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by Jeff Wilkin

Type A To Z

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Features reporter Jeff Wilkin on pop culture
 

Good Old Ernie!

By Jeff Wilkin
Thursday, March 22, 2012

I didn’t really know Ernie Williams.

The Capital Region’s most famous musician passed away Wednesday night at age 87. I did a “Question-and-Answer” interview with Ernie in 2009, and we had a jolly time talking about his passion for fishing, gardening, grilling ribs outside and watching horses at Saratoga Race Course.

I remember setting up the interview with Ernie, and was kind of amused when I called — it seemed that he had forgotten about our telephone appointment. Think he was kind of amused, too. He was an energetic interview subject, and laughed his way through much of our 20-minute session.

I caught another one of Ernie’s sessions a couple years earlier, at the Van Dyck in Schenectady. Ernie and his guys were playing, and I was at the bar with a few friends and a few beers. They’re the same thing, really.

While some of our guys left, think a couple more stayed behind. And I walked out of the joint alone.

I was surprised to see the tall, kind of lanky Ernie standing on the steps outside the front door. He was all by himself, I think he was having a smoke during a set break. We’re paid to talk in this business, and a beer or two always make me a bit more chatty. So I stopped to say hello to Ernie, and told him he and his guys sounded pretty terrific.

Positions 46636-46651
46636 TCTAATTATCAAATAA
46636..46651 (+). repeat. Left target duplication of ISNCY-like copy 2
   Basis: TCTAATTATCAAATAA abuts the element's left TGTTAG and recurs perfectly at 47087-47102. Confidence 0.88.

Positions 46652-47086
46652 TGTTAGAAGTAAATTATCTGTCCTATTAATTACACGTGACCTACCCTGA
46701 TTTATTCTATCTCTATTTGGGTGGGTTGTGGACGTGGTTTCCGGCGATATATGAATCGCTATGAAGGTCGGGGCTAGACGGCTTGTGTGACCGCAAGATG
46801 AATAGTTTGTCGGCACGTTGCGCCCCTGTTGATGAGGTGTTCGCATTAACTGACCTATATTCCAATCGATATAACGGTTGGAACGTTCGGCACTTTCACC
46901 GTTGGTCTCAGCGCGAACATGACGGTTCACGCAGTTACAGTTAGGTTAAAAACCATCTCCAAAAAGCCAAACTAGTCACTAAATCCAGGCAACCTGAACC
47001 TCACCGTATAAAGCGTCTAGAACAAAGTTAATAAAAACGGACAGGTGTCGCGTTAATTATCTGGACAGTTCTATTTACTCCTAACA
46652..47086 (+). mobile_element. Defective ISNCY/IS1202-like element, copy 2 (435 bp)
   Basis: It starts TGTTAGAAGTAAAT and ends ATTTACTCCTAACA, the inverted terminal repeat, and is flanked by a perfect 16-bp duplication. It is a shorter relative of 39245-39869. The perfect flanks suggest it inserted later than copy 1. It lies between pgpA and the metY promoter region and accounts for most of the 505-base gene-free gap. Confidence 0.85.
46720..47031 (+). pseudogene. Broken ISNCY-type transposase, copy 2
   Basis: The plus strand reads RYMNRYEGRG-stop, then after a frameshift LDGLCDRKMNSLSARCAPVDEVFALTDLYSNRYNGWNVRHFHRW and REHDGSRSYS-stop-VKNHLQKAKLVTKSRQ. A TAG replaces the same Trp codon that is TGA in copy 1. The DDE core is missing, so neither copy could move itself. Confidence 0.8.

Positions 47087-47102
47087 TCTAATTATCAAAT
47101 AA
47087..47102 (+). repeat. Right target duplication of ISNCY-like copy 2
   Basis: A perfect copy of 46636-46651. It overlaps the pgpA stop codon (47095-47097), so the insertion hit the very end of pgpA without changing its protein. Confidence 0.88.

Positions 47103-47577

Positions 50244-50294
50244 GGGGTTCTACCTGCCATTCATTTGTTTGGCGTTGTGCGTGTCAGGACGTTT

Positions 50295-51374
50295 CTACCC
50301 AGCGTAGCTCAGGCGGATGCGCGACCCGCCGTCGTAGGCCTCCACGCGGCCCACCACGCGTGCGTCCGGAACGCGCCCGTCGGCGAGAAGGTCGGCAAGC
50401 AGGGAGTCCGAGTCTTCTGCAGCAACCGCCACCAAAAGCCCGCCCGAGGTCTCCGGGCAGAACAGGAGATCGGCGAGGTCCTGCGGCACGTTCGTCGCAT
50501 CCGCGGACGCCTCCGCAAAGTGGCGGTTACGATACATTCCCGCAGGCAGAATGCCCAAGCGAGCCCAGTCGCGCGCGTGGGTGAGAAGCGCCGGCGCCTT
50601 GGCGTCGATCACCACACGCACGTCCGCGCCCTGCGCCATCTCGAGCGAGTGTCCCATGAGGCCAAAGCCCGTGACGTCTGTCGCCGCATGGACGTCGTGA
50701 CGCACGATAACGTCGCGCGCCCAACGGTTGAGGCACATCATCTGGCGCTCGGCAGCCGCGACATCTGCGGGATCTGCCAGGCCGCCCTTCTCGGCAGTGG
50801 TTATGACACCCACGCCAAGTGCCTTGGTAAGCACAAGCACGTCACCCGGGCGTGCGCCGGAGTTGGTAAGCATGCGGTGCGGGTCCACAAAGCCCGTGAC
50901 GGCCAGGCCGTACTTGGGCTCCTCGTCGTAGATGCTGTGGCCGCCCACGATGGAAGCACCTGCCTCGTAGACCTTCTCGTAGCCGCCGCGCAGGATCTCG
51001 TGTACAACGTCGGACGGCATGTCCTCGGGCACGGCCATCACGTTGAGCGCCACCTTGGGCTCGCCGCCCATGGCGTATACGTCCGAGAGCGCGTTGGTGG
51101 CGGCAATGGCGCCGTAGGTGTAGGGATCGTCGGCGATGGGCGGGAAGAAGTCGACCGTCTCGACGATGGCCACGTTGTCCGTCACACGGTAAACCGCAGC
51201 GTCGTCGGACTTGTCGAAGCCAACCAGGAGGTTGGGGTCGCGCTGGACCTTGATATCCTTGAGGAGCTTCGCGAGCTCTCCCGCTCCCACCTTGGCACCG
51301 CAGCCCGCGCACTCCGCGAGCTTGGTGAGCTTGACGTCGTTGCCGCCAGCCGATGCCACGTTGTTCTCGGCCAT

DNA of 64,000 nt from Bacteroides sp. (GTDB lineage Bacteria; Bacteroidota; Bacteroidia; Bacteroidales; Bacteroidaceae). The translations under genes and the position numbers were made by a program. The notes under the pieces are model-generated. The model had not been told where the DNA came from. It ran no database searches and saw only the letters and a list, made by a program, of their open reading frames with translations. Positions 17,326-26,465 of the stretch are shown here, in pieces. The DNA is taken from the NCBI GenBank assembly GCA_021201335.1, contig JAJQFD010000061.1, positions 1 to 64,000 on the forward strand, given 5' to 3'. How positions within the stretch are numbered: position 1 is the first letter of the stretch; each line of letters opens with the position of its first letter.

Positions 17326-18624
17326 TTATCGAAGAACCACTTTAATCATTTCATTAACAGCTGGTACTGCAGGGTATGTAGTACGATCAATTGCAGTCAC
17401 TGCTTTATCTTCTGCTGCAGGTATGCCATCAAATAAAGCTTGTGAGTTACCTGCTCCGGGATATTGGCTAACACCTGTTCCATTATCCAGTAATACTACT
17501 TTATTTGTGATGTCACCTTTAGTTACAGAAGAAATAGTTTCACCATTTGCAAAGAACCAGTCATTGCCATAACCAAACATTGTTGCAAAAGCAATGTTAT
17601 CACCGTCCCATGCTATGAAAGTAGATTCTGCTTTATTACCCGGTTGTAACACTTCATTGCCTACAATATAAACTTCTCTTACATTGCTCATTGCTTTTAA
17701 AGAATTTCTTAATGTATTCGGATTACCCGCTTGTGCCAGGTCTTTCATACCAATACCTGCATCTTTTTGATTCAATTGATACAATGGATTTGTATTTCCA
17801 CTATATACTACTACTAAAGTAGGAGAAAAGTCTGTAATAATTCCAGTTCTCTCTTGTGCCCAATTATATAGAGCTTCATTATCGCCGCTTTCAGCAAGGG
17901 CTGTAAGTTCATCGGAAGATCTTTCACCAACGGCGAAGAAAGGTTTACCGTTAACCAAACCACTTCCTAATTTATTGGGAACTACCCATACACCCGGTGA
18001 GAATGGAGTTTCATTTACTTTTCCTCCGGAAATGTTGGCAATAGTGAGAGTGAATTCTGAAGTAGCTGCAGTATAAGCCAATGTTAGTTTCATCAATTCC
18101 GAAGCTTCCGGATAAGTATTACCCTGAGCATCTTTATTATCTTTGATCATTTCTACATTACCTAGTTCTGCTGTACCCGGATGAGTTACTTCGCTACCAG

Ernie thanked me for the compliment. I remember he was very gracious. Then I noticed he had a bunch of ornamental pins on — not sure if they were on his vest or his hat — but he was wearing bunches of metal.

This was probably five or six years ago, and during the time when the old Gazette was handing out these collar pins. They were small, rectangular-shaped pins with metal gold-colored trim and “Gazette” in gold letters on a black background. Made us all look like we were part of a secret spy organization.

I had one on that night, and mentioned Ernie’s collection of pins. As I was wearing one on my collar that night — and my shift with the spy organization was over — I took the thing off and offered it to Mr. Williams for his collection. Again, he was very gracious, and accepted the gift.

He might have been thinking, “Gosh, not another one!” but I don’t think so. As I walked away from the Van Dyck and looked back, I saw Ernie closely inspecting the pin on the front steps of the restaurant.

I suppose Ernie’s family will look through Ernie’s possessions during the next weeks or months. If they find that pin, they might wonder how Mr. Williams ever joined The Gazette.

Now they’ll know.

 
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